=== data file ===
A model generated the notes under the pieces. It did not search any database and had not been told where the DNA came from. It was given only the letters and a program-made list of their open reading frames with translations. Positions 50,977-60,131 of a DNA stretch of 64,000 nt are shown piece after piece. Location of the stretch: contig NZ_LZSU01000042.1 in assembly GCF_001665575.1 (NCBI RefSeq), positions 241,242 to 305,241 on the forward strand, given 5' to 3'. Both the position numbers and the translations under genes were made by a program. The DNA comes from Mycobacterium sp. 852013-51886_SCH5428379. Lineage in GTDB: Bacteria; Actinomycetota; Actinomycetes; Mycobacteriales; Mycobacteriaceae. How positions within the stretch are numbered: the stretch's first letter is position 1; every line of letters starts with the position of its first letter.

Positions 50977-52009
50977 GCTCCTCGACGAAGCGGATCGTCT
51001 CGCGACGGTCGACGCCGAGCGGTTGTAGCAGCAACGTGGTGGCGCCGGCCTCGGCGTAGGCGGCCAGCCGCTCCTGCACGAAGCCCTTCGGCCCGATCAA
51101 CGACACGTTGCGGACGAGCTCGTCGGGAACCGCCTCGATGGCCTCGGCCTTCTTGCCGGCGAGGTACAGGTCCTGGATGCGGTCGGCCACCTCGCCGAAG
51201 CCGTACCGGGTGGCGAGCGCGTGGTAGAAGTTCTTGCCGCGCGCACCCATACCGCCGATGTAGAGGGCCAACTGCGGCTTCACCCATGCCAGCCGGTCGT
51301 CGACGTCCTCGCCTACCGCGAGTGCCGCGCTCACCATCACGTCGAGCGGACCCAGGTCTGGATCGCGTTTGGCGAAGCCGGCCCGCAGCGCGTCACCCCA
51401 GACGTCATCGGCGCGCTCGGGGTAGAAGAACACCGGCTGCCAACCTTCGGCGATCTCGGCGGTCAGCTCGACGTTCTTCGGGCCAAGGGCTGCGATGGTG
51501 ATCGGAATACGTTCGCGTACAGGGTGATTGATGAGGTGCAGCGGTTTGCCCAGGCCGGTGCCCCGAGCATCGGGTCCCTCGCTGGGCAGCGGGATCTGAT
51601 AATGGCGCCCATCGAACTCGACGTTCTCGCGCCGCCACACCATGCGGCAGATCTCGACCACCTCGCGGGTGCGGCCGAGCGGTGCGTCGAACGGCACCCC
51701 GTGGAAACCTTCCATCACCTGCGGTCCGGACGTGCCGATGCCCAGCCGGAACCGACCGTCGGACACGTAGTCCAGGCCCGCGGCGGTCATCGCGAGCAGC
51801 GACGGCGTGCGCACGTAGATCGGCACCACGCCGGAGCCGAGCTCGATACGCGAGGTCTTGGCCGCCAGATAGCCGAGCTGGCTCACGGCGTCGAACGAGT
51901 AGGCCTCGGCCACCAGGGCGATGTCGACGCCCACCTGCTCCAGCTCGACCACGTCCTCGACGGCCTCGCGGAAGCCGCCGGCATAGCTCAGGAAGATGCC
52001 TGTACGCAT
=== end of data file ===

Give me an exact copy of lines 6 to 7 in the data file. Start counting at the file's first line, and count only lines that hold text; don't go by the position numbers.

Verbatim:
51201 CCGTACCGGGTGGCGAGCGCGTGGTAGAAGTTCTTGCCGCGCGCACCCATACCGCCGATGTAGAGGGCCAACTGCGGCTTCACCCATGCCAGCCGGTCGT
51301 CGACGTCCTCGCCTACCGCGAGTGCCGCGCTCACCATCACGTCGAGCGGACCCAGGTCTGGATCGCGTTTGGCGAAGCCGGCCCGCAGCGCGTCACCCCA